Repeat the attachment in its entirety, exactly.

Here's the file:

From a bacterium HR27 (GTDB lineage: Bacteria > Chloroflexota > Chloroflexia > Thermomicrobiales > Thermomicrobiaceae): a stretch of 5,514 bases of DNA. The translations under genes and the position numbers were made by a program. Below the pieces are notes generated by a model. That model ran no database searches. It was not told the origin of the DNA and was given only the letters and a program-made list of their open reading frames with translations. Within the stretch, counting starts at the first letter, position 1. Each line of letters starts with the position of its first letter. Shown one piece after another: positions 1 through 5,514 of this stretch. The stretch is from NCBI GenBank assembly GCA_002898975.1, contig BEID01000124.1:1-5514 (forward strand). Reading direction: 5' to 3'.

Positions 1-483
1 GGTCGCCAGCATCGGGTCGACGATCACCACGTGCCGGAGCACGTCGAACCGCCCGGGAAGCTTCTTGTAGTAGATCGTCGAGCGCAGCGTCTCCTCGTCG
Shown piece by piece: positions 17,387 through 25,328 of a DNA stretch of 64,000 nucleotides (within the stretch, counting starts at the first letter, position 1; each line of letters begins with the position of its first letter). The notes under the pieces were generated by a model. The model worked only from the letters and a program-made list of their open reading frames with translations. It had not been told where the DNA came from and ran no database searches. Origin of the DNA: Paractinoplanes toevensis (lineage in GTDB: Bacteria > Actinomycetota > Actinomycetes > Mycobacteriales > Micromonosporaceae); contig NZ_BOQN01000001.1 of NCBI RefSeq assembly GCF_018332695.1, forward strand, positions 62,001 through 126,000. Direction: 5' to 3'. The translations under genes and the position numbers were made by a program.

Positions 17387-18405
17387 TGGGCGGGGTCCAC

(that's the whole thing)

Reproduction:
From a bacterium HR27 (GTDB lineage: Bacteria > Chloroflexota > Chloroflexia > Thermomicrobiales > Thermomicrobiaceae): a stretch of 5,514 bases of DNA. The translations under genes and the position numbers were made by a program. Below the pieces are notes generated by a model. That model ran no database searches. It was not told the origin of the DNA and was given only the letters and a program-made list of their open reading frames with translations. Within the stretch, counting starts at the first letter, position 1. Each line of letters starts with the position of its first letter. Shown one piece after another: positions 1 through 5,514 of this stretch. The stretch is from NCBI GenBank assembly GCA_002898975.1, contig BEID01000124.1:1-5514 (forward strand). Reading direction: 5' to 3'.

Positions 1-483
1 GGTCGCCAGCATCGGGTCGACGATCACCACGTGCCGGAGCACGTCGAACCGCCCGGGAAGCTTCTTGTAGTAGATCGTCGAGCGCAGCGTCTCCTCGTCG
Shown piece by piece: positions 17,387 through 25,328 of a DNA stretch of 64,000 nucleotides (within the stretch, counting starts at the first letter, position 1; each line of letters begins with the position of its first letter). The notes under the pieces were generated by a model. The model worked only from the letters and a program-made list of their open reading frames with translations. It had not been told where the DNA came from and ran no database searches. Origin of the DNA: Paractinoplanes toevensis (lineage in GTDB: Bacteria > Actinomycetota > Actinomycetes > Mycobacteriales > Micromonosporaceae); contig NZ_BOQN01000001.1 of NCBI RefSeq assembly GCF_018332695.1, forward strand, positions 62,001 through 126,000. Direction: 5' to 3'. The translations under genes and the position numbers were made by a program.

Positions 17387-18405
17387 TGGGCGGGGTCCAC